08 September, 2004

A Psalm for an age of terror

I was in chapel tonight, praying before the Blessed Sacrament. I had terrorism sitting in the back of my mind. Earlier in the day, I had seen some scenes that the Beslan terrorists videotaped. They vaunted and swaggered behind their masks, vests, guns, and bombs. I had also read Italian news reports of the kidnapping of two Italian women who work for a humanitarian organization in Iraq. This organization, whose name translates to A Bridge For..., is a pacifist organization that seeks to develop relations between Italy and other countries through cultural exchanges, development, etc. It opposed the sanctions in Iraq, and worked in various capacities in Baghdad throughout the 90s.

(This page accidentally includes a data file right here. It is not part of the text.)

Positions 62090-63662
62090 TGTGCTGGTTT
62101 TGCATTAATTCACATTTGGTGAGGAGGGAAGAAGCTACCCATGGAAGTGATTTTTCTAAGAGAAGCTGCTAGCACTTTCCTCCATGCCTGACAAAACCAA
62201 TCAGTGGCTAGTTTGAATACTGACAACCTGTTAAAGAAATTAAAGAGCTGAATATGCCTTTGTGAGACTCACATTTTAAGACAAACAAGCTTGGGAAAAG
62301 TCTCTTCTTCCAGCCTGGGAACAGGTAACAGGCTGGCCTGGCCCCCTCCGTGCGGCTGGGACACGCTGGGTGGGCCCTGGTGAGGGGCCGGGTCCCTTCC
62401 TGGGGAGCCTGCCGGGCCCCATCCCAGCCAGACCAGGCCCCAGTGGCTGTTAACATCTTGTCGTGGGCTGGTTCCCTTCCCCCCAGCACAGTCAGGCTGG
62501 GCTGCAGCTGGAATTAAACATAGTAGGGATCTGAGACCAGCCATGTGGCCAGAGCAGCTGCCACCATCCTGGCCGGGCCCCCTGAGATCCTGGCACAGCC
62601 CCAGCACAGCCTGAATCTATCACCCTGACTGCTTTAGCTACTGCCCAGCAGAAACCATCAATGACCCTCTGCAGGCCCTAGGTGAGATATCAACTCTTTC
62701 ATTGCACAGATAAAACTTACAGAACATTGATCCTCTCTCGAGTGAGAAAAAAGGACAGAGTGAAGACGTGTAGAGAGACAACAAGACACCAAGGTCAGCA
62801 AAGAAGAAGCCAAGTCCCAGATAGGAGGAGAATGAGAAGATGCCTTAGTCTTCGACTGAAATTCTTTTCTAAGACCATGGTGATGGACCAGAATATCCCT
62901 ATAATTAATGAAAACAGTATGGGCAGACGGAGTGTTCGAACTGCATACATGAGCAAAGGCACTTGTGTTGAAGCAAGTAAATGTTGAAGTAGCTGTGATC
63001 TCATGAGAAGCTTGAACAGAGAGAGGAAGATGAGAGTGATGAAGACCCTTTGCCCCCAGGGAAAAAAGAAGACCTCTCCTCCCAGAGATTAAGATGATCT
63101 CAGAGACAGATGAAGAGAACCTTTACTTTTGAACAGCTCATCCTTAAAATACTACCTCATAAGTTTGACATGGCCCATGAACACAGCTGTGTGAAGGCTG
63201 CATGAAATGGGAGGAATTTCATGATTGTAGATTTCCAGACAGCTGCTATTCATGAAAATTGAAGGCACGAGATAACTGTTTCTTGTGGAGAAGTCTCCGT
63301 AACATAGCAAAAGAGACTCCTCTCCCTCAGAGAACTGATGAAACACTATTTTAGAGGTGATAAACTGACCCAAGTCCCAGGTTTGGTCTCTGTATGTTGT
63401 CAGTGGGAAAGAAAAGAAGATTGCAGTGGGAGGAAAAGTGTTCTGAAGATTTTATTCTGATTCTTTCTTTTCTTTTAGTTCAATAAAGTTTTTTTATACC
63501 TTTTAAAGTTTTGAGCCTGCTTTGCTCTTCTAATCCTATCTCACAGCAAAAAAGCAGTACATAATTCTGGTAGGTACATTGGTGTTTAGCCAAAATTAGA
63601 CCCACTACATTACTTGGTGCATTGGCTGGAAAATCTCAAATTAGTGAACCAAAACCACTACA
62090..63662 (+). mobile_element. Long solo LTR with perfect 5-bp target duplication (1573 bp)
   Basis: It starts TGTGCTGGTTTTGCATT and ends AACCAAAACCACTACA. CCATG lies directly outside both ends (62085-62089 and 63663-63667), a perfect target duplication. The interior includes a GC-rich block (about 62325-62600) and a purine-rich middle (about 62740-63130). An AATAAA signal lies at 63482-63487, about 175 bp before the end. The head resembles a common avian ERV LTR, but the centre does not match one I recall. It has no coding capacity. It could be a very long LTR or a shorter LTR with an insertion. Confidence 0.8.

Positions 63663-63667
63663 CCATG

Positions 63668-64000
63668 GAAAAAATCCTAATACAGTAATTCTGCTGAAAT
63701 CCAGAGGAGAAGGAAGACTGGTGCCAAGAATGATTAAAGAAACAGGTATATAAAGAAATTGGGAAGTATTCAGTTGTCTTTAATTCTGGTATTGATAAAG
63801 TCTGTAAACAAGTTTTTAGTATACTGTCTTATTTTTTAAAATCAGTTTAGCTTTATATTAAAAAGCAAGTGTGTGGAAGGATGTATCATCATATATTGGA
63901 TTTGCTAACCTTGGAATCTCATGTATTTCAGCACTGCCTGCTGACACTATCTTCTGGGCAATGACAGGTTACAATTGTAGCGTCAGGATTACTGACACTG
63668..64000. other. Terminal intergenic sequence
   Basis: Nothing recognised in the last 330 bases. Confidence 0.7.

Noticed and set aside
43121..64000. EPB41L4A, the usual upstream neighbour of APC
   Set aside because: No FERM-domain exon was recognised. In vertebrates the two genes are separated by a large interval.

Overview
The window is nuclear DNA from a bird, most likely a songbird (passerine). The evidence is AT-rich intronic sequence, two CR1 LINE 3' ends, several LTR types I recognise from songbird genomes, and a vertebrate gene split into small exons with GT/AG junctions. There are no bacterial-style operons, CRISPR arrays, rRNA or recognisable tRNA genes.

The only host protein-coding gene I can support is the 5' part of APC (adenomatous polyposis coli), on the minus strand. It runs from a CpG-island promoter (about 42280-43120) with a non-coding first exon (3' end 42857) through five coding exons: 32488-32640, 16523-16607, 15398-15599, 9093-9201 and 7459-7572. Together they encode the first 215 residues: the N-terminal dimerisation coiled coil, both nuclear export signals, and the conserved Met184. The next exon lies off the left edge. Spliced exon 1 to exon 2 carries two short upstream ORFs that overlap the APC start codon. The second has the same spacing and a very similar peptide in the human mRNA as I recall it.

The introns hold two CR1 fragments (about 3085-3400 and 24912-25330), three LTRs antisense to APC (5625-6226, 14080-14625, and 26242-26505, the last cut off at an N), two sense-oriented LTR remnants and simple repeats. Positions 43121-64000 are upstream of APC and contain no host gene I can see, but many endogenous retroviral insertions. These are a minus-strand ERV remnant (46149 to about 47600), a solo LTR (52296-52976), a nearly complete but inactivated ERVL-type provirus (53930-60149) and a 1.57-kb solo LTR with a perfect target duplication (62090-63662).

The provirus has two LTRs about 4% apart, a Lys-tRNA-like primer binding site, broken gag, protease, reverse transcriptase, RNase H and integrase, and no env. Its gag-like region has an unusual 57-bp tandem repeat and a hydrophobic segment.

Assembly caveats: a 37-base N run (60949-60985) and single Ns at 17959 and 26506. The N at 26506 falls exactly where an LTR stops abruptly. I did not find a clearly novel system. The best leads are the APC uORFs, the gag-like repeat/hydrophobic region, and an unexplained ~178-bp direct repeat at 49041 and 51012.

As I was praying, I came across Psalm 10. It decribes our troubled times well. From its opening until its end, I was captivated.

The Psalm offers hope (emphasis added):

Why should the wicked scorn God,
say in their hearts, "God doesn't care"?
But you do see;
you do observe this misery and sorrow;
you take the matter in hand.
To our human eyes, it may appear that God does not see; does not act; does not care. No! rejoins the Psalm. The light of faith directs our eyes to the pain of the cross: resurrection is impossible, without a cross. We must keep our eyes fixed on God's love, pray for our enemies, and trust in Providence. God will work miracles if we let him.

You can read biblegateway's NIV translation of Psalm 10, or the NAB translation (from which I took that particular quote).

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